Contact: University Press of America, 4501 Forbes Boulevard, Suite 200, Lanham, MD 20706, Telephone: (410) 459-3366 Secondary Telephone: (800) 462-6420 Web Site: http://www.univpress.com Available in libraries. Document Number: ISBN 0-87766-654-7.

Keywords: Adolescent employment, Adolescent fathers, Adolescent mothers, Adolescent pregnancy, Adolescents, Child abuse, Child support, Child welfare, Demography, Economic factors, Educational attainment, Employment, Family income, Health care utilization, Incarcerated youth, Low income groups, Maternal age, Pregnant adolescents, Psychosocial predictors, Social support, Statistics, Unplanned pregnancy, Unwanted pregnancy

Frost J, Darroch JE, Remez L. 2008. Improving contraceptive use in the United States. New York, NY: Guttmacher Institute, 8 pp. (In brief; 2008 series, no. 1)

Annotation: This brief report provides information about two surverys undertaken to identify possible strategies for improving contraceptive use in the United States. The report provides background information about unintended pregnancy and contraceptive use, key findings, and recommendations. Statistical data is presented in tables and figures throughout the report. References are included.

Contact: Guttmacher Institute, 125 Maiden Lane, New York, NY 10038, Telephone: (212) 248-1111 Secondary Telephone: (800) 355-0244 Fax: (212) 248-1951; Washington, D.C. Office (202) 223-5756 E-mail: guttmacher@guttmacher.org Web Site: http://www.guttmacher.org Available from the website.

Keywords: Abortion, Advocacy, Contraceptive use, Economic factors, Miscarriage, Prevention, Public policy, Research, Unplanned pregnancy, Unwanted pregnancy, Women's health

National Campaign to Prevent Teen and Unplanned Pregnancy. 2008. The consequences of unplanned pregngancy. Washington, DC: National Campaign to Prevent Teen and Unplanned Pregnancy, 3 pp. (Fast facts)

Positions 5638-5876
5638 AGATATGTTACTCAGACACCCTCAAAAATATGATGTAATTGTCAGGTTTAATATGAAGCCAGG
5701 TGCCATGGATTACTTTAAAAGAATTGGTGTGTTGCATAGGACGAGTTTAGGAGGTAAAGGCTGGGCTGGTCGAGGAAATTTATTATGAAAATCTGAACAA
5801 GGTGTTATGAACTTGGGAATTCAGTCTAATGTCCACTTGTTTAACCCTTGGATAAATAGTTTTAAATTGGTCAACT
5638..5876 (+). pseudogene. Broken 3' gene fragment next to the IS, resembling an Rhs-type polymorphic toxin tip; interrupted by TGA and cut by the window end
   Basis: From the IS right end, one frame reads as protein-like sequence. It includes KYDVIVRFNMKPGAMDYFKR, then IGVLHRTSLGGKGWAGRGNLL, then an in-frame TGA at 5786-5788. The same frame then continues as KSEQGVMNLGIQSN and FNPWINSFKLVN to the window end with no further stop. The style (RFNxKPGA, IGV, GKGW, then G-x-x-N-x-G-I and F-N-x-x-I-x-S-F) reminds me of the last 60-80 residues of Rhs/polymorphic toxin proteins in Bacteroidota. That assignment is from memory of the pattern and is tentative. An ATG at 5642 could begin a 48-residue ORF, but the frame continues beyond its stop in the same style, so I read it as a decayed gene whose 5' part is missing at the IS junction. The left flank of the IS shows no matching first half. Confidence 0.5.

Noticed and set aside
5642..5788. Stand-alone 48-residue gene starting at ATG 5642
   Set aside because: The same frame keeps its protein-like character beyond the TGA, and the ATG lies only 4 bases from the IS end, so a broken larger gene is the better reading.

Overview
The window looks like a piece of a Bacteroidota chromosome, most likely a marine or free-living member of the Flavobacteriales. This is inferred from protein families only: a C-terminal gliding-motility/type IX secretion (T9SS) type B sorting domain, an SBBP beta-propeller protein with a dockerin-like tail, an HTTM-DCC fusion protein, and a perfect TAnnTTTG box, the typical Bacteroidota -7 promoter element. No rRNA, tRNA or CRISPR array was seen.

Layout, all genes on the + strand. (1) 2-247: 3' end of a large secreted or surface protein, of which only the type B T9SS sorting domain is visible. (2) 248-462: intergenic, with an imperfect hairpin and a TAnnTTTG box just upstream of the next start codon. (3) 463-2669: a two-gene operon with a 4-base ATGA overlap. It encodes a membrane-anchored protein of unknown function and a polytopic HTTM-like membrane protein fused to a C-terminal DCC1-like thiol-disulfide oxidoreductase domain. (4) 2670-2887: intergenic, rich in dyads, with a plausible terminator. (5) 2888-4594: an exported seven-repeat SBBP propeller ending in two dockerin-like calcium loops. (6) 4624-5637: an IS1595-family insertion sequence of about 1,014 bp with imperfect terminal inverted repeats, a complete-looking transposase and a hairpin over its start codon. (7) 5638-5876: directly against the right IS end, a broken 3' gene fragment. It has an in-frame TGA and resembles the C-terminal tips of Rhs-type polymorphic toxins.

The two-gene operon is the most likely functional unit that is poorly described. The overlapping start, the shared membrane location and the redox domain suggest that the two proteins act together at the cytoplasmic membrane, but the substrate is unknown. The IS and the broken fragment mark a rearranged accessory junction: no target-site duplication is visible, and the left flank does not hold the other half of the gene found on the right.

Annotation: This fact sheet lists some of the consequences of unplanned pregnancy related to child health and development; parents and relationships; preconception care, prenatal care, and infant health; child health and development and family environment; and mothers.

Contact: National Campaign to Prevent Teen and Unplanned Pregnancy = Power to Decide, 1776 Massachusetts Avenue, N.W., Suite 200, Washington, DC 20036, Telephone: (202) 478-8500 Fax: (202) 478-8588 E-mail: campaign@teenpregnancy.org Web Site: http://www.thenationalcampaign.org Available from the website.

Keywords: Abortion, Child development, Child health, Families, Infant health, Mental health, Mothers, Parent child relations, Parents, Postpartum depression, Preconception care, Prenatal care, Relationships, Unplanned pregnancy

O'Brien J, Bensyl D, Gilbert BC, D'Angelo D, Angus L, Whitehead N, PRAMS Working Group. 2008. PRAMS and unintended pregnancy. Atlanta, GA: Centers for Disease Control and Prevention, Pregnancy Risk Assessment Monitoring System, 4 pp.

Annotation: This fact sheet discusses the impact of unintended pregnancy on women and children and why measuring unintended pregnancy is important. It also discusses the prevalence rates and trends of unintended pregnancies resulting in live births, maternal characteristics, contraception's role in unintended pregnancy and trends and prevalence in contraceptive use and unintended pregnancy.

Contact: Centers for Disease Control and Prevention, Pregnancy Risk Assessment Monitoring System, 1600 Clifton Road, Atlanta, GA 3033, Telephone: (800) 232-4636 Secondary Telephone: (800) 232-6348 Fax: (770) 488-6450 E-mail: cdcinfo@cdc.gov Web Site: http://www.cdc.gov/prams

Keywords: Contraception, Family planning, Maternal behavior, PRAMS, Statistical data, Trends, Unplanned pregnancy